Spokane’s downtown police captain was placed on leave for nearly a month over a dispute about which used furniture should be placed in the new downtown precinct, an internal investigation released Monday confirmed.
The report found Capt. Brad Arleth was insubordinate to his supervisor, Assistant Chief Craig Meidl, when he moved furniture from the downtown police precinct’s old location near the Spokane Transit Authority Plaza to the new precinct at the Spokane Intermodal Center. That insubordination, however, didn’t amount to “what I would characterize as ‘mutiny,’ ” former interim Chief Rick Dobrow said in a letter of reprimand.
Arleth is appealing the finding through the Spokane Police Lieutenants and Captains Association’s grievance process, association President Lt. Dave McCabe said, and a grievance letter has been sent to city Human Resources Director Heather Lowe.
Arleth was placed on leave in early January after Dobrow said he had been accused of a “serious violation of policy,” but the department returned Arleth to work a month later while the investigation continued. Arleth was paid about $160,870 in 2014, making his monthly salary about $13,400.
Based on information from a source inside City Hall who knew about the investigation, The Spokesman-Review initially reported incorrectly that the complaint against Arleth was filed by a city administrator, rather than by Meidl. But emails included in the report show Meidl supported moving the furniture and changed course only after City Administrator Theresa Sanders and Asset Management Director Ed Lukas said it wouldn’t be possible.
On Dec. 17, Meidl emailed Arleth and construction manager Judy Knight, outlining a plan to move furniture from the Peyton Building to the Intermodal Center – the city’s downtown bus and train depot. This happened after officers working at the downtown precinct filed a complaint with the Spokane Police Guild about “inadequate and unsafe” working conditions at the new precinct in mid-December, before the move. They raised concerns about the functionality of city-installed furniture at the new office.
The downtown precinct, including its original furniture, was moved from the Peyton Building, next door to the STA Plaza, to the city-owned Intermodal Center in late December. The investigation file shows Arleth did not support the move and had concerns it would result in increased crime around the STA Plaza. The move also drew questions from City Council members about the costs of the new precinct.
Mayor David Condon and others in his administration have defended the precinct move, saying it will make it easier for police to respond to calls in the growing east side of downtown and will save money on security and vandalism repairs at the Intermodal Center.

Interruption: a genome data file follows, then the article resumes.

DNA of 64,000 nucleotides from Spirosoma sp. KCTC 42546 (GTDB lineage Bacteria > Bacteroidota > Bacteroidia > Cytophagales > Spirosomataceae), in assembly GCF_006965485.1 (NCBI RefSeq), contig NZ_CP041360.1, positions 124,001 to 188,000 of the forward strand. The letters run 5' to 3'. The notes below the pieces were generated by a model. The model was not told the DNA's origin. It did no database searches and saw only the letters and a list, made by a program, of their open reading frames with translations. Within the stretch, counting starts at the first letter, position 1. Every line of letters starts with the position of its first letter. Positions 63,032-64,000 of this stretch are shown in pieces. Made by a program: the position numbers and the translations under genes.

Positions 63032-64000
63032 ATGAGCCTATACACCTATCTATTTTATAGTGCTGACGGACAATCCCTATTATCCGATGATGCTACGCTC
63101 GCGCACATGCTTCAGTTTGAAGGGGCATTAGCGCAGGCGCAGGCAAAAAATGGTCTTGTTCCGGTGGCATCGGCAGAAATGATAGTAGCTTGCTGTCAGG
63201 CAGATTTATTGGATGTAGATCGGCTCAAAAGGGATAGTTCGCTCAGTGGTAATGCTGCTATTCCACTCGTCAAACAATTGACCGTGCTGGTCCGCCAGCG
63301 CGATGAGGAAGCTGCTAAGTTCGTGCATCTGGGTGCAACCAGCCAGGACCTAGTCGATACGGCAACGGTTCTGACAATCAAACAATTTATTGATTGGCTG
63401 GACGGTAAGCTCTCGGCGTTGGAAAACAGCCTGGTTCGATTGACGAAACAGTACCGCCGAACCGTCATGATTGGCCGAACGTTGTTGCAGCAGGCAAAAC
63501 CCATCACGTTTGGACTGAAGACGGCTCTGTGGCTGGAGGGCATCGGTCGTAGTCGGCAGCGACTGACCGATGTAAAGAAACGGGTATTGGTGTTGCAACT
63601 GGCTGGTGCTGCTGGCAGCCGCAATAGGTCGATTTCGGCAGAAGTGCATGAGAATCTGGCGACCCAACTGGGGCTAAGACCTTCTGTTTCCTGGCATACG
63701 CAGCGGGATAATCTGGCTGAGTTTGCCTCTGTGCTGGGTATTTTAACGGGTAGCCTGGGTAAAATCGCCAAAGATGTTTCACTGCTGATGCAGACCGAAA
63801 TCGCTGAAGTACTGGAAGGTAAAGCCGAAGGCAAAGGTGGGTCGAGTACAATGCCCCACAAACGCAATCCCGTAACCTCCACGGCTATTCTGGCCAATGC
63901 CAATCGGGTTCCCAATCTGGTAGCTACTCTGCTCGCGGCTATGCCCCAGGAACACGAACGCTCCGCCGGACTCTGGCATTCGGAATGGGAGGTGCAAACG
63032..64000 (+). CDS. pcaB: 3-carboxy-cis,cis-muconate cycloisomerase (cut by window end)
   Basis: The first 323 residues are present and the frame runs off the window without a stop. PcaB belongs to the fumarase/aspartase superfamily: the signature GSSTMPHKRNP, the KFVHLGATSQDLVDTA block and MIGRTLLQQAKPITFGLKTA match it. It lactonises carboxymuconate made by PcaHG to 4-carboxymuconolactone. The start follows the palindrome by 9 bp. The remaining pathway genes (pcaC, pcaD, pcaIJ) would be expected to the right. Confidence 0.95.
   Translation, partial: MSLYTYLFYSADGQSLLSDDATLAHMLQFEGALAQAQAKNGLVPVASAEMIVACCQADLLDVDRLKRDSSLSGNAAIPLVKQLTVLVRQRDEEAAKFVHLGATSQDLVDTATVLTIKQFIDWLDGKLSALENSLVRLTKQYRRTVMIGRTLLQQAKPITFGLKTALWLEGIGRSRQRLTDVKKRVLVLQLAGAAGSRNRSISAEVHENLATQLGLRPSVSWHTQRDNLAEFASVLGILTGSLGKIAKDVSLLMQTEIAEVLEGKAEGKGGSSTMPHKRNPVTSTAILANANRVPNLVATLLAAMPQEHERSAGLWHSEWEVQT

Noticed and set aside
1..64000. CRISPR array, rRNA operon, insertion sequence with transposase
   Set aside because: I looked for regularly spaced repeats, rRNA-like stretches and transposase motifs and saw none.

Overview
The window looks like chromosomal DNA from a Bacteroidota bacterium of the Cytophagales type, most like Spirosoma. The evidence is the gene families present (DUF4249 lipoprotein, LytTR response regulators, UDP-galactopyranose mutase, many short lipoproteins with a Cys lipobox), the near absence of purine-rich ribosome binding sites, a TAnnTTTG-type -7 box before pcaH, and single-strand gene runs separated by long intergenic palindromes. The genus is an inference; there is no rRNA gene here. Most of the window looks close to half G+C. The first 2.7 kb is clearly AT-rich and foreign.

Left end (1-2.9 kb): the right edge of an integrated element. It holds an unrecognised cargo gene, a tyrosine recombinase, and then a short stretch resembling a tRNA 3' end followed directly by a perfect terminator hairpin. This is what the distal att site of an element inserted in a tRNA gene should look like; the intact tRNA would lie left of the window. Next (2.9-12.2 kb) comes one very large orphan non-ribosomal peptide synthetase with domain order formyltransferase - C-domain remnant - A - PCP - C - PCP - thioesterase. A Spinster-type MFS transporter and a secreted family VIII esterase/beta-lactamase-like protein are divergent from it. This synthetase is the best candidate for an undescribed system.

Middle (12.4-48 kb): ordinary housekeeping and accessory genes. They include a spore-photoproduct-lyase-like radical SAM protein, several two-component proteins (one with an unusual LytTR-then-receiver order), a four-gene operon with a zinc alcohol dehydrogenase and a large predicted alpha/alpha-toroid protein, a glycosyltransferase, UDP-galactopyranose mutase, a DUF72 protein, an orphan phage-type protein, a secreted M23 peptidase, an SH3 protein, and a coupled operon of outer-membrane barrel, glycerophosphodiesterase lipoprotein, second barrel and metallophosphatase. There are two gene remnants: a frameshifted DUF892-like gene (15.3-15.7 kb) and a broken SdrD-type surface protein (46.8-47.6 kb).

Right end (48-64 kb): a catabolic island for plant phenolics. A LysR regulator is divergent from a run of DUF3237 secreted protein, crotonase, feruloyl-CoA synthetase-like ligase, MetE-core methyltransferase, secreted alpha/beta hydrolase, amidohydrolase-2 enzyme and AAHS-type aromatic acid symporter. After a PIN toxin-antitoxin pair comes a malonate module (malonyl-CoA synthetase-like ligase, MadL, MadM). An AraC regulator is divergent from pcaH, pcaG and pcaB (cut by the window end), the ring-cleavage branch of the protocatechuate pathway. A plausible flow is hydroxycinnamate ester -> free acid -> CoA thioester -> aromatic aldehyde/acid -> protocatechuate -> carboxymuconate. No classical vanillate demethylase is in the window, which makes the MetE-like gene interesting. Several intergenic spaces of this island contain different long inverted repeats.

According to the report, Lukas, the asset management director, had told Arleth the furniture was new and specifically designed for the Intermodal Center. Arleth took photos of the furniture showing it was used and had stickers on it dating from 2000. He said desks were not tall enough to accommodate his height, and the furniture appeared to have coffee stains and other signs of wear on it.
Internal Affairs Maj. Justin Lundgren, who wrote the report, noted that he searched for furniture contracts with the downtown precinct and wasn’t able to find any. He looked at the furniture originally supplied for the new precinct and said it was in “well-used” condition.
“There is no record that any new furniture was purchased and designed for the intermodal Precinct,” he wrote.
Knight, the construction manager, forwarded Meidl’s email to Lukas, who emailed Sanders saying the move “was a concern” because furniture had been purchased for the new space.
Sanders replied, “We’re not moving the furniture – they’ll use what was purchased for the intermodal IN the intermodal. What don’t they like about it? … This is just silly.”
Arleth emailed Meidl asking for clarification and received a voicemail from Meidl on Dec. 23, saying “As far as the move, the furniture, the packing, all that is carved in stone.” According to interview transcripts, Meidl saw that as a clear directive to use the existing furniture at the intermodal precinct. Arleth did not, saying Knight told him to mark whatever he needed to move from the old office. He enlisted his staff to help him move the furniture.
After the move, Knight and Lukas discovered furniture had been moved. Arleth said he was surprised to learn they were upset and said Knight was “wringing her hands over not wanting to get yelled at by” Sanders. He was placed on leave several days after Knight and Lukas visited the new precinct.
According to the Lieutenants and Captains Association contract, Lowe, the city’s human resources director, has 10 days to try to resolve Arleth’s grievance. If she does not, the grievance will be forwarded to Sanders.
McCabe said he has no concerns about Sanders’ ability to evaluate the grievance. He said he believes Sanders was given incorrect information by other staff at City Hall about the condition of the furniture installed at the Intermodal Center.
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